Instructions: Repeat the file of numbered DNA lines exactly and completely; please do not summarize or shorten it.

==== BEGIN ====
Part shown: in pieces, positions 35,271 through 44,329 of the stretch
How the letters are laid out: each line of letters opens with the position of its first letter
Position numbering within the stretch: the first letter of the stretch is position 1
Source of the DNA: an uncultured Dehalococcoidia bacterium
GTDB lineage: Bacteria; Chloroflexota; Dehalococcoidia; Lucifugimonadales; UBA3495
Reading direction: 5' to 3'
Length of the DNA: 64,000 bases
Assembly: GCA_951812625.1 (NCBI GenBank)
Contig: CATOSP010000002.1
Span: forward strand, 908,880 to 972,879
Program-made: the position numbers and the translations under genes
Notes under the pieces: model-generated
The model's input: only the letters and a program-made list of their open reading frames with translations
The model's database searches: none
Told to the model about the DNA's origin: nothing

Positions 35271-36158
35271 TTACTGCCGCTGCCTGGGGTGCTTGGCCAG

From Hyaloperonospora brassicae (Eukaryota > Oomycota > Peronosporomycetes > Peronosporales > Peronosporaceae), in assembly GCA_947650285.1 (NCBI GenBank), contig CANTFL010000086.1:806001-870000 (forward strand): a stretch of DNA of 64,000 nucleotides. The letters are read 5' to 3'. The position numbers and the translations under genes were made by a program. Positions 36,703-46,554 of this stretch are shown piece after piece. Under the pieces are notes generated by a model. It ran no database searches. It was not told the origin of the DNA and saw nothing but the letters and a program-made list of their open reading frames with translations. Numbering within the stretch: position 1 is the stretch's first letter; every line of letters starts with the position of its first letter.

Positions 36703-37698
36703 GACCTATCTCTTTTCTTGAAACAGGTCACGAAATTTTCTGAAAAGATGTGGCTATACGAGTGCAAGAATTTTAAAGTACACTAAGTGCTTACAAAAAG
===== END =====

Part shown: in pieces, positions 35,271 through 44,329 of the stretch
How the letters are laid out: each line of letters opens with the position of its first letter
Position numbering within the stretch: the first letter of the stretch is position 1
Source of the DNA: an uncultured Dehalococcoidia bacterium
GTDB lineage: Bacteria; Chloroflexota; Dehalococcoidia; Lucifugimonadales; UBA3495
Reading direction: 5' to 3'
Length of the DNA: 64,000 bases
Assembly: GCA_951812625.1 (NCBI GenBank)
Contig: CATOSP010000002.1
Span: forward strand, 908,880 to 972,879
Program-made: the position numbers and the translations under genes
Notes under the pieces: model-generated
The model's input: only the letters and a program-made list of their open reading frames with translations
The model's database searches: none
Told to the model about the DNA's origin: nothing

Positions 35271-36158
35271 TTACTGCCGCTGCCTGGGGTGCTTGGCCAG

From Hyaloperonospora brassicae (Eukaryota > Oomycota > Peronosporomycetes > Peronosporales > Peronosporaceae), in assembly GCA_947650285.1 (NCBI GenBank), contig CANTFL010000086.1:806001-870000 (forward strand): a stretch of DNA of 64,000 nucleotides. The letters are read 5' to 3'. The position numbers and the translations under genes were made by a program. Positions 36,703-46,554 of this stretch are shown piece after piece. Under the pieces are notes generated by a model. It ran no database searches. It was not told the origin of the DNA and saw nothing but the letters and a program-made list of their open reading frames with translations. Numbering within the stretch: position 1 is the stretch's first letter; every line of letters starts with the position of its first letter.

Positions 36703-37698
36703 GACCTATCTCTTTTCTTGAAACAGGTCACGAAATTTTCTGAAAAGATGTGGCTATACGAGTGCAAGAATTTTAAAGTACACTAAGTGCTTACAAAAAG